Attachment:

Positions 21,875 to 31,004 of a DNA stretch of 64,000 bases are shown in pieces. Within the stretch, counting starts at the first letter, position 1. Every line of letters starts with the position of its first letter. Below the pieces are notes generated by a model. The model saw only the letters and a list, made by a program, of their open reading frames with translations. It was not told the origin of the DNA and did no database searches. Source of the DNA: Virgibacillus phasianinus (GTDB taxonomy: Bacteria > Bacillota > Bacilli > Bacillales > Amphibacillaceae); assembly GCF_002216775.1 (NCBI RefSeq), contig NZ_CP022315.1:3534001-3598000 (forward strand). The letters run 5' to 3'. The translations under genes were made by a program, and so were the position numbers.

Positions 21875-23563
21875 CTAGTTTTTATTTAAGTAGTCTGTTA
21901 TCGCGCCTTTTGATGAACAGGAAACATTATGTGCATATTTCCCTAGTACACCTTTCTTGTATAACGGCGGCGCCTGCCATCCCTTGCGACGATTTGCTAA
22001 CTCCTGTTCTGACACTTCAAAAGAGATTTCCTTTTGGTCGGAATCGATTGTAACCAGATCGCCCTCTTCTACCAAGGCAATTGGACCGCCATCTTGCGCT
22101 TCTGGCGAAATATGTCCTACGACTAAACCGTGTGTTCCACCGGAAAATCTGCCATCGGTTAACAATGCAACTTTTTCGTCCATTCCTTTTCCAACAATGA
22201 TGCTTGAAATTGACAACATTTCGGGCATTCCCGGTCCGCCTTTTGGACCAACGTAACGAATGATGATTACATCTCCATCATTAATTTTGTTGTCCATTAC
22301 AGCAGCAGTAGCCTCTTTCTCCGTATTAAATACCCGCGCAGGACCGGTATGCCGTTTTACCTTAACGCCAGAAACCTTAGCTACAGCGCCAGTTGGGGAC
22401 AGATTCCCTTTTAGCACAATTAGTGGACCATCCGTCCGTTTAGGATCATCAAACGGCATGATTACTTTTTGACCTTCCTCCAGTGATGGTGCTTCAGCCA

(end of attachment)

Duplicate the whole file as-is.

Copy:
Positions 21,875 to 31,004 of a DNA stretch of 64,000 bases are shown in pieces. Within the stretch, counting starts at the first letter, position 1. Every line of letters starts with the position of its first letter. Below the pieces are notes generated by a model. The model saw only the letters and a list, made by a program, of their open reading frames with translations. It was not told the origin of the DNA and did no database searches. Source of the DNA: Virgibacillus phasianinus (GTDB taxonomy: Bacteria > Bacillota > Bacilli > Bacillales > Amphibacillaceae); assembly GCF_002216775.1 (NCBI RefSeq), contig NZ_CP022315.1:3534001-3598000 (forward strand). The letters run 5' to 3'. The translations under genes were made by a program, and so were the position numbers.

Positions 21875-23563
21875 CTAGTTTTTATTTAAGTAGTCTGTTA
21901 TCGCGCCTTTTGATGAACAGGAAACATTATGTGCATATTTCCCTAGTACACCTTTCTTGTATAACGGCGGCGCCTGCCATCCCTTGCGACGATTTGCTAA
22001 CTCCTGTTCTGACACTTCAAAAGAGATTTCCTTTTGGTCGGAATCGATTGTAACCAGATCGCCCTCTTCTACCAAGGCAATTGGACCGCCATCTTGCGCT
22101 TCTGGCGAAATATGTCCTACGACTAAACCGTGTGTTCCACCGGAAAATCTGCCATCGGTTAACAATGCAACTTTTTCGTCCATTCCTTTTCCAACAATGA
22201 TGCTTGAAATTGACAACATTTCGGGCATTCCCGGTCCGCCTTTTGGACCAACGTAACGAATGATGATTACATCTCCATCATTAATTTTGTTGTCCATTAC
22301 AGCAGCAGTAGCCTCTTTCTCCGTATTAAATACCCGCGCAGGACCGGTATGCCGTTTTACCTTAACGCCAGAAACCTTAGCTACAGCGCCAGTTGGGGAC
22401 AGATTCCCTTTTAGCACAATTAGTGGACCATCCGTCCGTTTAGGATCATCAAACGGCATGATTACTTTTTGACCTTCCTCCAGTGATGGTGCTTCAGCCA